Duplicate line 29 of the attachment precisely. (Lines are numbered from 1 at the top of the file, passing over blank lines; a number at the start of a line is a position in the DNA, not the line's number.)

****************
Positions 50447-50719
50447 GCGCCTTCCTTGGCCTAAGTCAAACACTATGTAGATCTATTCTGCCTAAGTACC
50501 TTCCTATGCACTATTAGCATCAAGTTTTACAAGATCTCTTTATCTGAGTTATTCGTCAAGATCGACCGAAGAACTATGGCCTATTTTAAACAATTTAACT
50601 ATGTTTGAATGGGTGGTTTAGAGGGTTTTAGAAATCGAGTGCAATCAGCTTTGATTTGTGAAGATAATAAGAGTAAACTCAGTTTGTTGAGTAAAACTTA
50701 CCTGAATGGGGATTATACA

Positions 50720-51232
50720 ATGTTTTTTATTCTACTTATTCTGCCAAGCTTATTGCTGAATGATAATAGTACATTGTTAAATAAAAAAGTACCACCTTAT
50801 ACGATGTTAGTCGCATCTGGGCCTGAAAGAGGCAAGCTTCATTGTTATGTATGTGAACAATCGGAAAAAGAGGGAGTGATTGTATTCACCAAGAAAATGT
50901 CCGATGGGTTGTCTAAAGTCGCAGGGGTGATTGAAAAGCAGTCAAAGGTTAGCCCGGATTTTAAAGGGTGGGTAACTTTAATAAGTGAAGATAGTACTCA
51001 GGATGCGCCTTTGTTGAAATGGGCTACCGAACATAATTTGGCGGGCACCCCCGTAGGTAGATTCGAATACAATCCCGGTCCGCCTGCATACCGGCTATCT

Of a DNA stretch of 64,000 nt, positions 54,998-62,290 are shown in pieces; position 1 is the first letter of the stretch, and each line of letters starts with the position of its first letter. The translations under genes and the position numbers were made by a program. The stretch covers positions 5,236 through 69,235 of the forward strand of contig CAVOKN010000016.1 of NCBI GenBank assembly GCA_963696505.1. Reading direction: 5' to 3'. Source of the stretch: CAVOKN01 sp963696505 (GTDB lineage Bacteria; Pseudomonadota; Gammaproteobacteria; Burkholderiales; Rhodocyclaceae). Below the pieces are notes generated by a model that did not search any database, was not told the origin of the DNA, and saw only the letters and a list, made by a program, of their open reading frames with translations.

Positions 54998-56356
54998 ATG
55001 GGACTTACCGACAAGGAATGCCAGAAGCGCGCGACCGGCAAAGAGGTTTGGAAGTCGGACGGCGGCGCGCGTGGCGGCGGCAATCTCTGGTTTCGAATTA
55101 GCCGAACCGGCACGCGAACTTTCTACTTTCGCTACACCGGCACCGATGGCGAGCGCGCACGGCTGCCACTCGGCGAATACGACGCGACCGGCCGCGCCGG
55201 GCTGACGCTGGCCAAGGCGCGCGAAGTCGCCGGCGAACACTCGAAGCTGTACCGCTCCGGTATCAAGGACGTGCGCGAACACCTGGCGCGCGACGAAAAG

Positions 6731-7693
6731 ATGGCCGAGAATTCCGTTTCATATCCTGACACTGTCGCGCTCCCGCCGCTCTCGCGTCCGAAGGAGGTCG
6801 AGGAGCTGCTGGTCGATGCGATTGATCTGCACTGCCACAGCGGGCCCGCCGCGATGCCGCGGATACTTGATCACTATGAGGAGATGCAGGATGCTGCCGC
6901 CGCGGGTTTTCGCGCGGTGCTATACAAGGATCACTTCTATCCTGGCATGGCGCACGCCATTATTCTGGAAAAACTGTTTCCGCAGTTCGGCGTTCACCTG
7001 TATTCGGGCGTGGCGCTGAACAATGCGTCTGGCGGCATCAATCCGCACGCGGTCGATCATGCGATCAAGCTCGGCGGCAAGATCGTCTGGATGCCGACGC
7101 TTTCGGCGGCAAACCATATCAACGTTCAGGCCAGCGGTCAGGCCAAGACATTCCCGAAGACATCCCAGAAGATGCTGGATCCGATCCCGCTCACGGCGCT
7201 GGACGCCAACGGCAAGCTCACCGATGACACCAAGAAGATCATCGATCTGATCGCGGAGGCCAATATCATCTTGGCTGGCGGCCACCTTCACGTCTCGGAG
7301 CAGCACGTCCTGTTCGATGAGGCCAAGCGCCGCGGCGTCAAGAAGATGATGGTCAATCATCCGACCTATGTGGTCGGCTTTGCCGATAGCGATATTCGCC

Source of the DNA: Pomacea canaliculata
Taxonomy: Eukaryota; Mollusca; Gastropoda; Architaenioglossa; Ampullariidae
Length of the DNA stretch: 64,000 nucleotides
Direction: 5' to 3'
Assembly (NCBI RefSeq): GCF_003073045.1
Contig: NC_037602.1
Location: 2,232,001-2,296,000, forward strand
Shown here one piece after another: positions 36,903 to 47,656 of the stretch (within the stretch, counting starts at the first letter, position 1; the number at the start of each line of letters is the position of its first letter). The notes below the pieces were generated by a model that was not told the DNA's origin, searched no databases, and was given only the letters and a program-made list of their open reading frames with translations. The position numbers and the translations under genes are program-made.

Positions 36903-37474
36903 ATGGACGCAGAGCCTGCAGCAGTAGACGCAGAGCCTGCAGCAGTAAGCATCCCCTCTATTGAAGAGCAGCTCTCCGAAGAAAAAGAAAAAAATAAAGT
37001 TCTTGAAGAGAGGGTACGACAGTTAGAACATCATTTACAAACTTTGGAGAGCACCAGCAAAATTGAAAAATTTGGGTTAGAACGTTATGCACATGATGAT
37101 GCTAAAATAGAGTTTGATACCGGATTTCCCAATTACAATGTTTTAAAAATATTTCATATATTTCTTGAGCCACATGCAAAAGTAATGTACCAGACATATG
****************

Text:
Assembly (NCBI RefSeq): GCF_003073045.1